CNN Big lies
The US network called Palestinian residents of East Jerusalem "settlers"

CNN has provoked anger online after describing Palestinian residents of East Jerusalem as "settlers" on Tuesday. The term is strongly associated with right-wing Jewish people taking over lands in Israeli-occupied Palestinian territories in violation of international law.

The report was about continued ethnic tensions in East Jerusalem over property rights and the effort to evict Palestinian residents from their homes through the Israeli court system.

The video report by CNN's Andrew Carey detailed the latest developments in the East Jerusalem neighborhood of Sheikh Jarrah, where, the initial description said, there are regular clashes between "Israeli nationalists and Palestinian settlers." The clashes were over "Jerusalem housing settlements," the headline stated.

Comment: CNN couldn't have poured any more gasoline on a volatile situation if they tried. Or did they try? The IOF has been itching for an excuse to crack down and clear the neighborhood for the real illegal settlers for years.

Unsurprisingly, CNN's description of Palestinians as "settlers" set off an avalanche of criticism from supporters of the Palestinian cause. Some activists suggested how the text could be corrected to ensure accuracy, in their view.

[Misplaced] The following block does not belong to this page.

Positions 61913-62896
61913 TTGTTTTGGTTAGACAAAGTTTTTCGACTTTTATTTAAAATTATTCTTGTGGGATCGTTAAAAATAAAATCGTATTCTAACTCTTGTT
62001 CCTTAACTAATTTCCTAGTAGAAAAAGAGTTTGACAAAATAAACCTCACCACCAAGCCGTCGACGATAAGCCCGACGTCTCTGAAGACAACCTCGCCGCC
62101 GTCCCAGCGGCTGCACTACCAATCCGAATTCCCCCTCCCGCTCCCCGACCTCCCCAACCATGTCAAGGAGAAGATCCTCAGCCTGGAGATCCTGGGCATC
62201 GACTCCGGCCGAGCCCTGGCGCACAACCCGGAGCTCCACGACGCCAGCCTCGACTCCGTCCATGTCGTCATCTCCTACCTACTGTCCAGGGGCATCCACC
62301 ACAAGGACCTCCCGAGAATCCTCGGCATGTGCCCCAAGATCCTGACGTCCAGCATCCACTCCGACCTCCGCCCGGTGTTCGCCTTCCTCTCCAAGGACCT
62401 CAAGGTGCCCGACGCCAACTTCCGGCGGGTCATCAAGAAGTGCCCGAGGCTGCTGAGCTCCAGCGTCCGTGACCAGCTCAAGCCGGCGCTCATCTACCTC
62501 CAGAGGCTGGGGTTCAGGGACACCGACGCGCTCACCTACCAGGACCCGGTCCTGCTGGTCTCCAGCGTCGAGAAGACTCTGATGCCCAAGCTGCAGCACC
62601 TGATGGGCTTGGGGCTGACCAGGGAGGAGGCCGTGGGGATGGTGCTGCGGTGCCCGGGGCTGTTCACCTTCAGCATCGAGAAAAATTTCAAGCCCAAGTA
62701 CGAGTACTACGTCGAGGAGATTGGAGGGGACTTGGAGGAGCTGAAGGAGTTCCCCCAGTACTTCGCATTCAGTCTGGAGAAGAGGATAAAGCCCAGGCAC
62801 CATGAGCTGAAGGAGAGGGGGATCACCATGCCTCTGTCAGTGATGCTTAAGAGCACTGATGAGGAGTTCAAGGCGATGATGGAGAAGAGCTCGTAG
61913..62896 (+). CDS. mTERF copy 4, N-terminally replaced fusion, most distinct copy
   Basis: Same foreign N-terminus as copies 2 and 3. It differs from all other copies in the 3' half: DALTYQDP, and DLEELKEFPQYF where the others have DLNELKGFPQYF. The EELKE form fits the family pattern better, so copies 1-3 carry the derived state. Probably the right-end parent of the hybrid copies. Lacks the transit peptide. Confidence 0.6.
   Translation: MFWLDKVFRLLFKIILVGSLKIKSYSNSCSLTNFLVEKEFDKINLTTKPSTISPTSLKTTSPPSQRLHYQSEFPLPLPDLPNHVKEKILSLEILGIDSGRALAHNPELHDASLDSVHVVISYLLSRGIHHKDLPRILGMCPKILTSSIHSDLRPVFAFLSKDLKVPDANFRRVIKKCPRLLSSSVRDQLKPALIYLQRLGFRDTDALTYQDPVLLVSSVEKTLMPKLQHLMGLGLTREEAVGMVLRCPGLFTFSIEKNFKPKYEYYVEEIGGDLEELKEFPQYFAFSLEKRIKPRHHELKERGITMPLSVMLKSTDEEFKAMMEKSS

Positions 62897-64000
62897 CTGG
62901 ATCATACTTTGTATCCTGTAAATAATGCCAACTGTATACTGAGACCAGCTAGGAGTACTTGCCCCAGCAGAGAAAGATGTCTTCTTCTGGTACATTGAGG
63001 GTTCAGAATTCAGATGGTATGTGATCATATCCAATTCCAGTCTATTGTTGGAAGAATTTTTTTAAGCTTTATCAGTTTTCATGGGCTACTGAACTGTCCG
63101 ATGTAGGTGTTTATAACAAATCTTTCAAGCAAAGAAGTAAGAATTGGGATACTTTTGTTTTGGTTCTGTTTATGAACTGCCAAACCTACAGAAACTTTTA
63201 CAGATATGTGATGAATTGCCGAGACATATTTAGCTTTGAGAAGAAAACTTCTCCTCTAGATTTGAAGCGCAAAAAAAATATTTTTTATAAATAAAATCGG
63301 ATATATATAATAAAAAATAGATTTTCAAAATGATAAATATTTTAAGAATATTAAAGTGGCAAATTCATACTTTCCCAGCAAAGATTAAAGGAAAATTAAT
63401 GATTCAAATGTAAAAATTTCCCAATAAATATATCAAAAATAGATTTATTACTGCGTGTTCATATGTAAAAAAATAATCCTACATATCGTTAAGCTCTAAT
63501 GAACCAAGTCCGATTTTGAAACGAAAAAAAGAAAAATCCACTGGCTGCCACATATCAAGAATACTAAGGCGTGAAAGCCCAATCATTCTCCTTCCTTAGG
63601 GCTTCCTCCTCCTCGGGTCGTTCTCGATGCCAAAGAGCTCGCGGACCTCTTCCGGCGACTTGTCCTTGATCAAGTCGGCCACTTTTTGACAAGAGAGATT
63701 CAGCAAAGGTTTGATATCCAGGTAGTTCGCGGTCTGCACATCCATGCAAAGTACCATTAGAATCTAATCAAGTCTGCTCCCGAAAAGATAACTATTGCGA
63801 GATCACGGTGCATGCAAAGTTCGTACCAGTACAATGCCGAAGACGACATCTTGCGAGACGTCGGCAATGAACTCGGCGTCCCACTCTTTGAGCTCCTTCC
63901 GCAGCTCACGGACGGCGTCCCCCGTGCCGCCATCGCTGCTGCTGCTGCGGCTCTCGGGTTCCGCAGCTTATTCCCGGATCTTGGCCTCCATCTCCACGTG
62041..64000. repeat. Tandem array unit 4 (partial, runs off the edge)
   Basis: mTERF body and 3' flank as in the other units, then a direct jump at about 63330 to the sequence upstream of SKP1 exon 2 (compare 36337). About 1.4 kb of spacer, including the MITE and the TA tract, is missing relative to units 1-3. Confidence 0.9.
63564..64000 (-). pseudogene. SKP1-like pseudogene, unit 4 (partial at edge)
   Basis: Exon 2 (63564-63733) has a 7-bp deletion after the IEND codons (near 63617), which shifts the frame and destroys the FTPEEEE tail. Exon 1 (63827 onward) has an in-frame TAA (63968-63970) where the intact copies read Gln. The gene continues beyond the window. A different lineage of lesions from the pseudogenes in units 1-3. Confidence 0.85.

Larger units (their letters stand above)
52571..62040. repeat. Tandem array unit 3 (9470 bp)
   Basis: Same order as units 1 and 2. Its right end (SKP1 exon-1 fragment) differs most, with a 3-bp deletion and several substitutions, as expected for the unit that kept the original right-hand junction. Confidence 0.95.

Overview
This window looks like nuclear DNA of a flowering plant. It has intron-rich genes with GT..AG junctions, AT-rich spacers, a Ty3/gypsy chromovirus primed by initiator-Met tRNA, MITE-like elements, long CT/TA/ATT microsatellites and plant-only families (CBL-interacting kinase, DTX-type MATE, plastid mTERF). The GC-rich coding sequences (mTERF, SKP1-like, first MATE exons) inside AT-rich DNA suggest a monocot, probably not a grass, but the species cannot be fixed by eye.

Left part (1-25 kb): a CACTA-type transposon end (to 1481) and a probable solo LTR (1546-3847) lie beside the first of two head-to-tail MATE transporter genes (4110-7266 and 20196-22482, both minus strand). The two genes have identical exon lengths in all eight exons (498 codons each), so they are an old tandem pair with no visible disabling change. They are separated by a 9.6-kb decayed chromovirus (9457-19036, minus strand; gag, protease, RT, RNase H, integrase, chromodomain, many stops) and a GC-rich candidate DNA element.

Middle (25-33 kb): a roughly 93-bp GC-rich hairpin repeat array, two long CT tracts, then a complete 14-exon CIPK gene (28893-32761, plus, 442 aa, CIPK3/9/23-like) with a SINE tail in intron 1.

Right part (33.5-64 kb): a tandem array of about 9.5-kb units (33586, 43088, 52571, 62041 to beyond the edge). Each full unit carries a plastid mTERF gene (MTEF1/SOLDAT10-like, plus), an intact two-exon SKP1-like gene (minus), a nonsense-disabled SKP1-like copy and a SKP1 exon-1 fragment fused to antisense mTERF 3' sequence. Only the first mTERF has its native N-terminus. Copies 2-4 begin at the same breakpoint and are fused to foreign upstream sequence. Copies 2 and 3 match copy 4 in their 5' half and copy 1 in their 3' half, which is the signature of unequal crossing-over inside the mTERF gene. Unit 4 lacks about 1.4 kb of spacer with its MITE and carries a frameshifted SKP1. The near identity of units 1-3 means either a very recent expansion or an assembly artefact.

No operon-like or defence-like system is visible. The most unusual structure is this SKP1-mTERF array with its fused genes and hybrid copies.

The US news network didn't go as far as using the term "ethic cleansing," as some suggested, but it did correct the headline and the description of the video, dropping the emotionally loaded terms. It acknowledged that the previous version had referred to Palestinians and their homes "incorrectly."

The latest clashes in Sheikh Jarrah, which CNN reported in the video, happened on Sunday after Itamar Ben Gvir, a far-right Israel lawmaker, intervened in the flashpoint neighborhood. He acted in response to an alleged firebomb attack against a Jewish home on Friday.

The decades-old Sheikh Jarrah home ownership controversy is presented quite differently by opposing sides in the Israeli-Palestinian conflict. For Israel, it's merely a dispute between private individuals: Palestinians who moved into the neighborhood in the 1950s and Jews, who are seeking to restore their families' rights over homes through Israeli courts. Palestinians and their supporters see it as part of a campaign backed by the Israeli government to pressure Palestinians out of East Jerusalem by any means, including by securing eviction orders in Sheikh Jarrah and other neighborhoods.

Israel occupied East Jerusalem during the 1967 Six-Day War. The UN has been calling on Israel for decades not to allow Jewish settlers to move into occupied lands, saying their settling there violated international law. Evictions in Sheikh Jarrah could amount to "war crimes," the UN warned last year, dismissing the "real estate dispute" line of argument.

The situation in Sheikh Jarrah made international headlines in May last year, when Palestinian protests over looming evictions escalated into a full-blown military conflict between Israel and armed groups in Gaza. Militants in the coastal territory dominated by the Hamas movement launched missile attacks at Israel in support of Palestinians in East Jerusalem. Israel retaliated, with the hostilities lasting for over two weeks.